What about Bob (1991)
Bill Murray as Bob and Richard Dreyfus as Dr. Leo Marvin. But! Bob is not just a regular patient. Doctor Leo is succesful psychiatrist, very comfortable and satisfied in private life as well, when he casually accepts his colleague Bob as a patient. And that will turn his life upside down. Bob is visiting his doctor to dispel his loneliness and doesn’t miss sessions even during occasions such as the doctor’s holiday. And to make it worse, Bill becomes extremely popular wherever he goes, including moving in with Leo’s family. Here one doesn’t know who is the psychiatrist and who is crazy.
The Party (1968)
Peter Sellers stars in this memorable comedy about clumsy, but engaging actor Hrundi Bakshi, who is trying to make his way in Hollywood. His innate ability to cause near-catastrophic trouble gets him on a blacklist of forbidden actors, when he, in one moment, destroys the final and unrepeatable scene of an historical epic. As it turns out, his name accidentally appears on the guest list of a party celebrating the completion of the movie. Here he paradoxically gets to meet the elite of the film industry. But that is only the beginning.
As Good as It Gets (1997)
Jack Nicholson is the old grouch Melvin Udall, quite succesful author of kitschy novels, an annoying and obsessive bachelor who hates everybody, and especially his neighbor‘s dog, whom he routinely mistreats. What happens once he suddenly helps not only his neighbour to look after his dog, but most importantly the waitress at his favorite cafe, Helen Hunt? Is it possible that even he is capable of emotion? Brilliant comedy and Nicholson annoying, but funny as only he can be.
My Cousin Vinny (1992)
Having a lawyer in the family is surely a bonus, especially when you are accidentally involved in a murder as has happened to Bill and Stan. Then the only obvious way out is to rely on a relative. But what if your only guarantee to get out of the situation, Cousin Vinny, has never tried a case and most importantly has not even finished his studies? Vincent Gambini (Joe Pesci) appears with his girlfriend Lisa Vito (Marisa Tomei) as a revelation in a small sleepy hollow of a town and start a merry-go-round of events. Of course, everything is terribly entangled and clumsy. And the time is ticking and not only for his clients, but also for the judge, who anyhow doesn’t like Vinny, and is losing patience with this extravagant so-called lawyer. Luckily there is still Lisa and her way to change.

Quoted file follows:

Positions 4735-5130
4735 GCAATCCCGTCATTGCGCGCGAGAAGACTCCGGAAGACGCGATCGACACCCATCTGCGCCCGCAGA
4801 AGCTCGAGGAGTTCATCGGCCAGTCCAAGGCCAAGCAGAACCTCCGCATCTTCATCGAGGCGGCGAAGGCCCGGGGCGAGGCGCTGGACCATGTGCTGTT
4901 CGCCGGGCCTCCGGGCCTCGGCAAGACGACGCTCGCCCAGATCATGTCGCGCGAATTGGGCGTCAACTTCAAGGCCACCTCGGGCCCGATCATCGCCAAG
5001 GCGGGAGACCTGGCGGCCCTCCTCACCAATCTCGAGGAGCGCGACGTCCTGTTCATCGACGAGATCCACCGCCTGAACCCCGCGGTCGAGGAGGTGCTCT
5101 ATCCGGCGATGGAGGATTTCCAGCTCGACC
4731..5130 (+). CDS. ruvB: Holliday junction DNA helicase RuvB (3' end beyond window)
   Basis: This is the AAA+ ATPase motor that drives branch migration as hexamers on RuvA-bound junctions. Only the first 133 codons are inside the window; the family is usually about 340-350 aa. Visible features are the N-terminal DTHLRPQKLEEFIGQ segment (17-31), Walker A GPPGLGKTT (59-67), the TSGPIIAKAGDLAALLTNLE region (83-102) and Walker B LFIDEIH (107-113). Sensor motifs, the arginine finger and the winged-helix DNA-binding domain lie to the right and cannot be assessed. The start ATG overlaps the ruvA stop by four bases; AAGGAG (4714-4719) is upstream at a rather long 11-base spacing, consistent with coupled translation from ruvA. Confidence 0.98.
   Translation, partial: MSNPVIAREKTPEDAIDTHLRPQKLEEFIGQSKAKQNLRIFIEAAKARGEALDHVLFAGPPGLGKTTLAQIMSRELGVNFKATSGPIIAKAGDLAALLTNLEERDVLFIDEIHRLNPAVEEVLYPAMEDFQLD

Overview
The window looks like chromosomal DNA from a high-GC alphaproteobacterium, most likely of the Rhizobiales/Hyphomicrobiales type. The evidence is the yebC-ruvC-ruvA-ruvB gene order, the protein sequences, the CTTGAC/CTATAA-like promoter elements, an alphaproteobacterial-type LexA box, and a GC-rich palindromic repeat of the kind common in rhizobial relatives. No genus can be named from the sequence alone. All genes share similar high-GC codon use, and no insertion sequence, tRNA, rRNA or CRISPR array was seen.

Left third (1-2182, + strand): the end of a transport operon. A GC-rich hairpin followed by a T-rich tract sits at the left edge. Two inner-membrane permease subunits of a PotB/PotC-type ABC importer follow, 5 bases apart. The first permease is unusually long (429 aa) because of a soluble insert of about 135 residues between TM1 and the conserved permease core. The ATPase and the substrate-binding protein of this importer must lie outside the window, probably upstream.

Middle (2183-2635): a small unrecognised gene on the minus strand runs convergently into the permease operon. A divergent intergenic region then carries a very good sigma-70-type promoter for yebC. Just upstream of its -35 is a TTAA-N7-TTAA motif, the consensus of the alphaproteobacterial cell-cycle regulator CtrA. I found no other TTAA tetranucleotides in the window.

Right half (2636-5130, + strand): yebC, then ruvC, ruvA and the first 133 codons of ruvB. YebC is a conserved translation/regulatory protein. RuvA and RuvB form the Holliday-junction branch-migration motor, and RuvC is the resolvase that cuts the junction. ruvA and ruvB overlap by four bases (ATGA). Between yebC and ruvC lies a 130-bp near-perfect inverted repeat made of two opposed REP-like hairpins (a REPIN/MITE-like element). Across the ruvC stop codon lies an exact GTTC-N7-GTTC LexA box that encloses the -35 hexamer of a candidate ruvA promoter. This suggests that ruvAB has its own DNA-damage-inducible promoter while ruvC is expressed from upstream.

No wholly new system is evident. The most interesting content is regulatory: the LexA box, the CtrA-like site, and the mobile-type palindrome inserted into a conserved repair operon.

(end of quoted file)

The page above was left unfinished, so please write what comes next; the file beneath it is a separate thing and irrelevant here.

My Big Fat Greek Wedding (2002)
Tula (Nia Vardalos) is thirty, she lives with her parents and works in the family business. And she is a descendant of Greek immigrants in Canada. She feels unattractive and somehow not a fit for her large and noisy family. The philosphy of her father Gus Portocalos (Michael Constantine), to the contrary, is very simple: “Get married, make babies. You look so….old”. For him and most of the family this is an obvious way to work on expanding the Greek clan. Not for Tula, though, until she meets Ian. Ian is the only child of extremely uninteresting parents, a vegetarian, and most importantly another misfit with the family concept, because he is not Greek. That is absolutely unacceptable for the head of the family, so eventually Tula’s mother Maria Portocalos (Lainie Kazan) must intervene, skillfully turning the head of the family‘s head, as she says, in the right direction to allow their daughter to be happy. Sweetly made comedy with so much happening that it might make your head to spin little bit.